• $\begingroup$ All regression results are conditional on $x$, so it is usual to assume conditional normality for the errors. $\endgroup$
    – Ben
    Commented Sep 13, 2020 at 22:35
  • $\begingroup$ But that is not how the diagnostic procedure is used - it is based on the aggregate residuals, not on the residuals within each level of $X$. $\endgroup$ Commented Sep 13, 2020 at 23:04
  • $\begingroup$ I'm not sure I follow you. The residuals are functions of both the response and the explanatory variables, so they already account for variation in the latter. The usual diagnostic is to plot the studentised residuals against the predicted values. $\endgroup$
    – Ben
    Commented Sep 13, 2020 at 23:30
  • $\begingroup$ That plot somewhat conditions on the $x$ data, but not completely with multiple regression. But that plot is not usually intended to diagnose normality. Rather, the residual histogram and q-q plots are the specific diagnostic tools for the regression normality assumption. These tools clearly investigate the marginal distribution of the residuals. And as the example in stats.stackexchange.com/a/486951/102879 shows, such diagnostics can show normality (and correspond to theoretical normality) when the conditional $Y$ distributions are non-normal (and even homoscedastic). $\endgroup$ Commented Sep 14, 2020 at 14:02
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The answer is a most definitive "no." Marginal normality of $\epsilon$ does not imply that the conditional distributions of $Y$ are normal. See here for a counterexample:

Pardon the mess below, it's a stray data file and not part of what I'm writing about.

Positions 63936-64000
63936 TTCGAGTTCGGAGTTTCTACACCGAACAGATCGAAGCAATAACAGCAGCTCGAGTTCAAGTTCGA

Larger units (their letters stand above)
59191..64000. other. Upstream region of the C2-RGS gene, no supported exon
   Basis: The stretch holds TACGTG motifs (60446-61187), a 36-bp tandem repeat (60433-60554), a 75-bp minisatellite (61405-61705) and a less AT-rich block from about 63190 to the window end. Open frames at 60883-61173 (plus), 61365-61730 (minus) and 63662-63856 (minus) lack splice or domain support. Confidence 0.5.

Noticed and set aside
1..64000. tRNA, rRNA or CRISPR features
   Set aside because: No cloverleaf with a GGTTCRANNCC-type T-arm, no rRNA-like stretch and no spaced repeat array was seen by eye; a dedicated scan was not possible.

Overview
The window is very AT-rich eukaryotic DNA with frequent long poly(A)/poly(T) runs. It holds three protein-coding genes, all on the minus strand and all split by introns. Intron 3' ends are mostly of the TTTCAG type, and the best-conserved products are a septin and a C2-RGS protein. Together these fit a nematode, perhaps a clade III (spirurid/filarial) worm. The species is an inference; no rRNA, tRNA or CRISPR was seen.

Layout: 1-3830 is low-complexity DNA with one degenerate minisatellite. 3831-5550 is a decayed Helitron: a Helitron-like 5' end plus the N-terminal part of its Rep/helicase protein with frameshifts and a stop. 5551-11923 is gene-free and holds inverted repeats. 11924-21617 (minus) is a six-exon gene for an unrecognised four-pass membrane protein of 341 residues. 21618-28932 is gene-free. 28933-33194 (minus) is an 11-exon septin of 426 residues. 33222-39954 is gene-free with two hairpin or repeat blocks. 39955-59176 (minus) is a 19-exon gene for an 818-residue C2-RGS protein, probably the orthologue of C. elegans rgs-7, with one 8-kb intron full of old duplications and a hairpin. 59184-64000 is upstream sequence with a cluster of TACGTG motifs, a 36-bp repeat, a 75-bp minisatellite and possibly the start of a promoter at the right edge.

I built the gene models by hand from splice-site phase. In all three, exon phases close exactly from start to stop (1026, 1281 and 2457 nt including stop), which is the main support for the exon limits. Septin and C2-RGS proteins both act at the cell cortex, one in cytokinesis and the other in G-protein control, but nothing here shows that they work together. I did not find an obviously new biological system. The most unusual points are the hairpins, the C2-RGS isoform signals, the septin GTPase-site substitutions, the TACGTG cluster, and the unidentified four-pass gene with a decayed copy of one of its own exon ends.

https://stats.stackexchange.com/a/486951/102879

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The distribution at a fixed value of x is normal. Y is not normal. Just look at the histogram of the response. It will not look like a normal distribution. But if you look at the distribution at a fixed x, then it will look normal.

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Yes if $\varepsilon \sim N(0, \sigma^2)$ $Y=\alpha+\beta x+ \epsilon$ then we can say that $Y \sim N(\alpha+\beta x,\sigma^2)$. This follows from the result that if a random variable $X \sim N(\mu, \sigma^2)$ then $X+a \sim N(\mu+a, \sigma^2)$, for example if $X\sim N(0, 3^2)$ then $X+2 \sim N(2, 3^2)$

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  • $\begingroup$ The fact that if a random variable $X\sim N(\mu,\sigma^2)$ then $X+a∼N(\mu+a,\sigma^2)$ can be established using the method of moment generating functions. $\endgroup$
    – user22546
    Commented Nov 7, 2018 at 23:48
  • $\begingroup$ What is missing here is an implicit assumption that $\epsilon$ is normally distributed conditional on X. But the usual diagnostics are done unconditionally, so this is not a relevant assumption. And further, unconditional normality of the $\epsilon$ does not imply conditional normality of $Y$. See stats.stackexchange.com/a/486951/102879 $\endgroup$ Commented Sep 13, 2020 at 12:47